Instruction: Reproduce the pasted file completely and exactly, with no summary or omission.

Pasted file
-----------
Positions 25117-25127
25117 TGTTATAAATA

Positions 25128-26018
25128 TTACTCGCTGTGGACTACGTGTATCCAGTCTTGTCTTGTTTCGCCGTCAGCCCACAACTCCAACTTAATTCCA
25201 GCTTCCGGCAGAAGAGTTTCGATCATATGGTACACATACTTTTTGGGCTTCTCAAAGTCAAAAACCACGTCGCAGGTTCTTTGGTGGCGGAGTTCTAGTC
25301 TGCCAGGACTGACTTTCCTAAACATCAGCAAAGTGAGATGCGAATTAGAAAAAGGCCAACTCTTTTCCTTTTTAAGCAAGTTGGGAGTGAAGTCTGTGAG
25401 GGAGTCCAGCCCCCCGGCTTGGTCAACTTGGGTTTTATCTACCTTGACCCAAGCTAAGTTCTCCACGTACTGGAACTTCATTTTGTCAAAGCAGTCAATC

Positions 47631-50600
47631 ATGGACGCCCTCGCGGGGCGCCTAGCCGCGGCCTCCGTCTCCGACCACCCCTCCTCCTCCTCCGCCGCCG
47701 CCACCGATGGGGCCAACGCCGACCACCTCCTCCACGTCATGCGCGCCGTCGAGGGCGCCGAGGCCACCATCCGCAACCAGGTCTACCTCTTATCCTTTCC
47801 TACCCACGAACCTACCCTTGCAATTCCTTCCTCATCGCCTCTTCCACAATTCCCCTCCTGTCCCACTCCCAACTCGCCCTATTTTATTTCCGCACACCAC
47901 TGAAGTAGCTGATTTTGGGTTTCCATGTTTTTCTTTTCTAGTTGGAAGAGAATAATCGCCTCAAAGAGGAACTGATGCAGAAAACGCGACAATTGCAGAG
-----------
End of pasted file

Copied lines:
Positions 25117-25127
25117 TGTTATAAATA

Positions 25128-26018
25128 TTACTCGCTGTGGACTACGTGTATCCAGTCTTGTCTTGTTTCGCCGTCAGCCCACAACTCCAACTTAATTCCA
25201 GCTTCCGGCAGAAGAGTTTCGATCATATGGTACACATACTTTTTGGGCTTCTCAAAGTCAAAAACCACGTCGCAGGTTCTTTGGTGGCGGAGTTCTAGTC
25301 TGCCAGGACTGACTTTCCTAAACATCAGCAAAGTGAGATGCGAATTAGAAAAAGGCCAACTCTTTTCCTTTTTAAGCAAGTTGGGAGTGAAGTCTGTGAG
25401 GGAGTCCAGCCCCCCGGCTTGGTCAACTTGGGTTTTATCTACCTTGACCCAAGCTAAGTTCTCCACGTACTGGAACTTCATTTTGTCAAAGCAGTCAATC

Positions 47631-50600
47631 ATGGACGCCCTCGCGGGGCGCCTAGCCGCGGCCTCCGTCTCCGACCACCCCTCCTCCTCCTCCGCCGCCG
47701 CCACCGATGGGGCCAACGCCGACCACCTCCTCCACGTCATGCGCGCCGTCGAGGGCGCCGAGGCCACCATCCGCAACCAGGTCTACCTCTTATCCTTTCC
47801 TACCCACGAACCTACCCTTGCAATTCCTTCCTCATCGCCTCTTCCACAATTCCCCTCCTGTCCCACTCCCAACTCGCCCTATTTTATTTCCGCACACCAC
47901 TGAAGTAGCTGATTTTGGGTTTCCATGTTTTTCTTTTCTAGTTGGAAGAGAATAATCGCCTCAAAGAGGAACTGATGCAGAAAACGCGACAATTGCAGAG